Sun, Nov 23, 2003 - Page 2 News List

Center caters for foreign mothers

By Joy Su  /  STAFF REPORTER

A pregnancy center devoted to the needs of foreign brides was yesterday formally inaugurated at the Taipei City Women's and Children's Hospital.

"The Service Center for Immigrant Pregnant Women is the first of its kind in Taiwan," said Lin Chen-li (林陳立), chief of the maternal and fetal medicine department and head of the service center.

The clinic will establish a health network that will help immigrant mothers through all the stages of pregnancy.

"The women register when they find out they are pregnant, and the clinic will contact them with prenatal care information which depends on the stage of their pregnancy," Lin said.

Lin explained the need for such a center, highlighting language barriers and the young ages of many foreign brides when they get married. He also said that, in general, premature births were more common among foreign mothers.

"Most foreign brides come from either China or Southeast Asia. About 30 percent of the immigrant brides from Southeast Asia are under the age of 20," Lin said.

The center will be staffed by volunteers who will serve as translators for patients and will provide patients with translated educational information packs. Lin said that the volunteers are native speakers of Vietnamese and Indonesian and have been given basic medical training.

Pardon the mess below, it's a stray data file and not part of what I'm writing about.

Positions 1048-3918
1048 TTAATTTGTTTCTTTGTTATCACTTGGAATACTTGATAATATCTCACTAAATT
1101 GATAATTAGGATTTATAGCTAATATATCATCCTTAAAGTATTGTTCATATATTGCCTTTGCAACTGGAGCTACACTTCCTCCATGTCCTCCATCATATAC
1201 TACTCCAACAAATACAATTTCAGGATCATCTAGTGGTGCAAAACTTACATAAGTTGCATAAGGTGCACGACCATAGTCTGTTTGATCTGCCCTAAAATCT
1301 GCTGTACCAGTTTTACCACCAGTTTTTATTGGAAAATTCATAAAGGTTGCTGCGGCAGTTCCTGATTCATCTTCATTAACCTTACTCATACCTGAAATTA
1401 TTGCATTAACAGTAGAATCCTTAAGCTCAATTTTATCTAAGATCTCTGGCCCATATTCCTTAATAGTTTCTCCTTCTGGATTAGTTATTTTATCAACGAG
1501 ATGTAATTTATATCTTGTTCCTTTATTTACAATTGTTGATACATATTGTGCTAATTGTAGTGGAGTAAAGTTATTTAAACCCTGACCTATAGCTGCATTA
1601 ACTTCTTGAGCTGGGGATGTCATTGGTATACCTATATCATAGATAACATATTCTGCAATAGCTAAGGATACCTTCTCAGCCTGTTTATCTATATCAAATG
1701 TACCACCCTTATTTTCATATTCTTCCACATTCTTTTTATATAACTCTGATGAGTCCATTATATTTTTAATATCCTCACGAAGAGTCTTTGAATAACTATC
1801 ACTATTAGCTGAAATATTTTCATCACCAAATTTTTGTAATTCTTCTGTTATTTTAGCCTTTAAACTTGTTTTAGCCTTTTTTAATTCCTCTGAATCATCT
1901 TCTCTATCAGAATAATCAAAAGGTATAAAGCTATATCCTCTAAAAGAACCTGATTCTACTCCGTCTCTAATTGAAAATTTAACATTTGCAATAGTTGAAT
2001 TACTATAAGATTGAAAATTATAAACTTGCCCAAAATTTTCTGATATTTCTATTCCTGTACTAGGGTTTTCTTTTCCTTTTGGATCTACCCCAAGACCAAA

In addition, the center will offer several free-of-charge or discounted health examinations especially crucial for Southeast Asian mothers. Lin said that many Southeast Asian brides marry into low-income households unable to provide them with the necessary prenatal care.

"Men that seek Southeast Asian brides are usually from a poorer financial background. In a lot of cases, the bride is brought into the family in order to give birth to children despite the fact that they are not ready to do so," Lin said.

Thanks to financial subsidies provided by the Taipei City Government, the clinic plans to offer gratis first-trimester high-resolution ultrasound examinations.

According to Lin, the examination would make it possible to detect infant abnormalities within the first three months of pregnancy, instead of having to wait until at least the fourth month as in the case of traditional ultrasound examinations.

The center also provides subsidized genetic assessment exams, covering about one-third of the costs of such tests.

"It's particularly important that Southeast Asian brides get genetically tested before pregnancy. Due to the family circumstances that they marry into, the newborns of Southeast Asian mothers fall in a high-risk group for many genetic disorders, including congenital growth retardation," Lin said.

Foreign brides are also eligible to receive free birth control pills and intrauterine devices (IUDs) at the clinic.

The center reflects the need to provide health care for a growing sector of society. 1,669 immigrant brides were married in Taipei last year, or roughly 8 percent of last year's newly wed brides. The trend is similar throughout Taiwan. Of the 173,343 brides married last year in Taiwan, 16,746 were from Southeast Asia, or approximately 9.7 percent. Another 27,626, about 15 percent, were from China.

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